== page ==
‘Surveillance capitalism’ threatens our democracies

According to sociologist Shoshana Zuboff, GAFAM has gone from collecting and selling personal data to effectively manipulating people.

The concept of surveillance capitalism refers to the economic model based on the collection and sale of ever more personal data, to the detriment of the privacy of individuals. Over the past twenty years, more and more voices have been raised to explain that the free and commercial web had given birth to a kind of monster.

As early as 1997, the Federal Trade Commission became concerned about the commercialization of personal data by the emerging web sector. But it did not address the problem and the companies assured that they would regulate themselves. Twenty-three years later, these promises are far from being kept.

From the economics of goods to that of data
According to sociologist Shoshana Zuboff, author of The Age of Surveillance Capitalism (PublicAffairs), we have moved from a society based on division of labour to one based on the division of knowledge; from ownership of means of production to ownership of means of producing meaning.

In the space of twenty years, Google then Facebook, Amazon and Microsoft have built quasi-monopoly and amassed phenomenal amounts of personal data, via surveillance technologies.

For Zuboff, who published a lengthy op-ed in the New York Times entitled “You’re Remote controlled,” surveillance capitalism begins by unilaterally claiming the right to use private human experiences as a raw material free to translate into behavioural data.”

The author notes that an emblematic company of the old economy like Ford is now planning to take part in surveillance capitalism, collecting and selling the information collected about its customers by its vehicles.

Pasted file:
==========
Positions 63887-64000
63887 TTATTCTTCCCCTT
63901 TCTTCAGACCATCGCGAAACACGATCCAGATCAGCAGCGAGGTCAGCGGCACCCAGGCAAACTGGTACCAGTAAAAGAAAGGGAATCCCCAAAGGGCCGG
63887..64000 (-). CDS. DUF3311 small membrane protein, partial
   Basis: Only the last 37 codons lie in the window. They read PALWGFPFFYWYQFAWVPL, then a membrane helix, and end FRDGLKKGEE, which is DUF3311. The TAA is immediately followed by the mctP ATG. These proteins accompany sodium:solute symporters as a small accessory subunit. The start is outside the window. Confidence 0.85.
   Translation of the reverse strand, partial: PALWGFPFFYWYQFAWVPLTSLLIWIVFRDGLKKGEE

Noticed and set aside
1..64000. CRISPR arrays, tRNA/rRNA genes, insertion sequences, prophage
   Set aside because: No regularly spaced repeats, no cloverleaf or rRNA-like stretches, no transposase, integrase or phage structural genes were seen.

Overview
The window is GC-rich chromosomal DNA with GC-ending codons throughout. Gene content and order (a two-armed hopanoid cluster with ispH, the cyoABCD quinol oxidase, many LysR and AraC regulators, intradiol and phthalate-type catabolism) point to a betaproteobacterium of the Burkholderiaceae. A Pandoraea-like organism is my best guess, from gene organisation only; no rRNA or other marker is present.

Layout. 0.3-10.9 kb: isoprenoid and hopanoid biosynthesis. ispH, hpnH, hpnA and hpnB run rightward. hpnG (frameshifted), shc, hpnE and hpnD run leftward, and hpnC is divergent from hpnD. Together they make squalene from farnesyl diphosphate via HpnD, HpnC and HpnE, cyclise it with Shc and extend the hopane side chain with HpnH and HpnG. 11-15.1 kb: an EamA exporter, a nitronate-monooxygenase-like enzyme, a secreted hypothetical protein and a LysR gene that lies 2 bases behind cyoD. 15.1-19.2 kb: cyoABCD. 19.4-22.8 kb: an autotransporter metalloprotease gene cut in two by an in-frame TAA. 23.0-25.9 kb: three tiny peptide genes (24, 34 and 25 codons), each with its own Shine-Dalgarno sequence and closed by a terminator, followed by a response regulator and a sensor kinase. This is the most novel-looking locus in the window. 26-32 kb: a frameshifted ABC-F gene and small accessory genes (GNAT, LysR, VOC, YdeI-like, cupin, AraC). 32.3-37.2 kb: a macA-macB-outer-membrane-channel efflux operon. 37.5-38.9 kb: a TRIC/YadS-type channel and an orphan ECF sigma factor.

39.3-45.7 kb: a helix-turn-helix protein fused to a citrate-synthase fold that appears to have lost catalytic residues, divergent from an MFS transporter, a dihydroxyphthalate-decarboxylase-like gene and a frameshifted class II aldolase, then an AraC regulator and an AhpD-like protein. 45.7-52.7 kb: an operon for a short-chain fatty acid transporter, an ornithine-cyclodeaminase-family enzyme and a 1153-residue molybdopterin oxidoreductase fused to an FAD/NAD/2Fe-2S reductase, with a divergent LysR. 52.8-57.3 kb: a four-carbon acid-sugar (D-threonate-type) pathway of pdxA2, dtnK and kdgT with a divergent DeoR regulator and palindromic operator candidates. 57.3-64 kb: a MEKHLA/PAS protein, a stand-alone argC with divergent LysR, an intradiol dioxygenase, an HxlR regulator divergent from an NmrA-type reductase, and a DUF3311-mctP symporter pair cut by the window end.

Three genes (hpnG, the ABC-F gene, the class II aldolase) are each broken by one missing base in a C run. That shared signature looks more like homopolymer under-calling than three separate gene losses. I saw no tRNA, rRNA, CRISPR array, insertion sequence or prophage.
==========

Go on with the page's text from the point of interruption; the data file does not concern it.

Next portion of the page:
Ford “could get rich by monetizing [personal] data. They will not need engineers, factories or vendors to do so. It would be pure profit,” says one analyst.

The more data and the more diverse the data, the more it can be exploited. “They want your car, your medical record and the programs you watch streaming; your address as well as all the streets and buildings of your way and all the behavior of all the people in your city. They want your voice and what you eat and what you buy; Your children’s playtime and schooling your brain waves and your blood system,” Zuboff writes.

From surveillance to manipulation
Some companies now have enough information about us to influence our behaviour in the service of economic objectives, in a shift from “control” to “action”. “We learn how to compose music, and then we let the music make them dance,” says one scientist coolly.

In 2012, Facebook manipulated 700,000 people as part of an experiment testing the platform’s ability to influence their emotions. Two years later, Mark Zuckerberg re-offended with the “I voted” badge to find out if users of the network could be encouraged to vote. The platform concluded that manipulation works and can go unnoticed.

In 2016, the Pokémon Go game , developed jointly by Niantic (formerly Google), The Pokémon Company and Nintendo, launched the sponsored PokéStops. Without necessarily being informed, players were sent to capture Pokémon near establishments such as Starbucks or McDonald’s, which had paid for this service.

In 2017, internal Facebook documents leaked. The platform boasted that it was able to identify when people using the platform, especially young people, felt “stressed,” “defeated,” “outdated,” “anxious,” “nervous,” ‘stupid’, ‘idiots’, ‘useless’ or as ‘rare’. Here, too, Facebook sought to manipulate them, by making them click on advertisements tailored to their need for a confidence boost.

Shoshana Zuboff advocates for genuine public regulation of the sector. “Surveillance capitalism threatens to rebuild society by defeating democracy. […] It undermines free will, usurping privacy [and] diminishing autonomy. […]. Inequality and injustice [in data] are fundamentally incompatible with the aspirations of a democratic people,” she concludes. It may not be too late to act.


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